The most obvious, but not necessarily the most practical, solution for a safe installation is to ensure the antenna is placed a suitable distance outside of the hazardous area so that the level of RF power transmitted is below the acceptable limit before it enters the hazardous area. It is also possible to certify specific devices for use only within a safe distance from metallic structures and structures or equipment such as cranes, columns, pipes and tanker loading stations. These can act as antennas and thus pose as a sparking hazard. The issue with this approach though, is ensuring that the conditions subsequently remain the same: as such it is generally not considered a suitable solution.

Gas detectors can be employed as a ‘protective system’ to monitor the unsafe perimeters around an antenna where the RF power is at an incendive level. If the system is certified for this purpose, it is possible to use very powerful RF transmitters or even devices that are not available in a hazardous area design. Should a gas at hazardous levels be detected, the power is isolated from the equipment thus rendering it safe. The obvious disadvantage of this solution is the loss of radio communication when gas is detected, often making it an unsatisfactory option.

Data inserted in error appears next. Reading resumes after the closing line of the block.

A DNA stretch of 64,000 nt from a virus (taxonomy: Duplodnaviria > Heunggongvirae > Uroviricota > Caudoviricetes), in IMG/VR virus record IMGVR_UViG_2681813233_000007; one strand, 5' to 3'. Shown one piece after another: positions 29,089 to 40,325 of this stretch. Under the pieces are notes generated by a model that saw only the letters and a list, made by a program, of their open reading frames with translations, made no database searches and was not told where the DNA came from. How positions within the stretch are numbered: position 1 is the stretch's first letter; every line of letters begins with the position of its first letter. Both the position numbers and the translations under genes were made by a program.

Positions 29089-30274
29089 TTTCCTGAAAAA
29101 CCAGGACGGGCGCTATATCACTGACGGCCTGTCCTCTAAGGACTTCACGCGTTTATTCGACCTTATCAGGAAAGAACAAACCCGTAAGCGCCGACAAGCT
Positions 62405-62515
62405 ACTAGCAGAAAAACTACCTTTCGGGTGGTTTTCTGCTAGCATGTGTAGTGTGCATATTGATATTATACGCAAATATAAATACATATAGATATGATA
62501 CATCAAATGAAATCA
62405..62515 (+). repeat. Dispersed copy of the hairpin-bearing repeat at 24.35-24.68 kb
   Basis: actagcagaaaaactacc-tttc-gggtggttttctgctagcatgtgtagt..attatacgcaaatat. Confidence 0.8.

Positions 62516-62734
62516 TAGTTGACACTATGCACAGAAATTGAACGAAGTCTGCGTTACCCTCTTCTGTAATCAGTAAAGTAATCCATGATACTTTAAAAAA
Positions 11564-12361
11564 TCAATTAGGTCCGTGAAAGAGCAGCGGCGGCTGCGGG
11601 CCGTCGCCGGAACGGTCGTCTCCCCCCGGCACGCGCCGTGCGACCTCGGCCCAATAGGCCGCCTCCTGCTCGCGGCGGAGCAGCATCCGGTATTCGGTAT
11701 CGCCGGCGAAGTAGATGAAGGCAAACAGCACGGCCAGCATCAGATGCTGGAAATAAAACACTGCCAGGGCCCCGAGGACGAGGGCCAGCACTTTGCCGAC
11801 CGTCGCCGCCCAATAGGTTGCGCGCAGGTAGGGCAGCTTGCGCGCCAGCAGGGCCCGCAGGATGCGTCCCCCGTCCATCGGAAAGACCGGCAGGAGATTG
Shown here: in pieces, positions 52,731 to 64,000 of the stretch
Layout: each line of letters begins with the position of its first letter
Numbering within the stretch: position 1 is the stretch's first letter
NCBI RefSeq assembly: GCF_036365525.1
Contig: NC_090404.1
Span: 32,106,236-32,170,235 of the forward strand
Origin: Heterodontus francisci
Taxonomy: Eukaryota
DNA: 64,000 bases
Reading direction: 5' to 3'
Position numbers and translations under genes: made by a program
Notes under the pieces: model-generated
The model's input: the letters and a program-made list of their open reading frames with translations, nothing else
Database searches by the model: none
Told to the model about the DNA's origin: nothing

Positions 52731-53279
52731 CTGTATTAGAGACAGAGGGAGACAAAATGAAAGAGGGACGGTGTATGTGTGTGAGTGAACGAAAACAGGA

The main danger with wireless networking devices is associated with the electrical hazard from the transmitter and its power supply, as well as from the RF output stage. The hazard posed by electrical equipment has been catered for over many decades with the earliest standards and protection concepts now over 50 years old.

The two primary risks are of a spark when a device short circuits due to inadequate creepage and clearances, or from a foreign body entering the piece of equipment. Ignition can also be caused by the heating effect of components under fault conditions. Also, a non-battery powered radio transceiver is ultimately connected to mains voltage and thus under fault conditions this voltage could be transferred through to an antenna. If that antenna does not have suitable creepage and clearance, or be of a suitably robust construction, it could cause an incendive spark or become dangerously hot. This means that either the RF stage has to have an intrinsically safe output or that antenna must meet a range of stringent mechanical, constructional and thermal requirements to ensure that the installation is safe should any of the above events occur.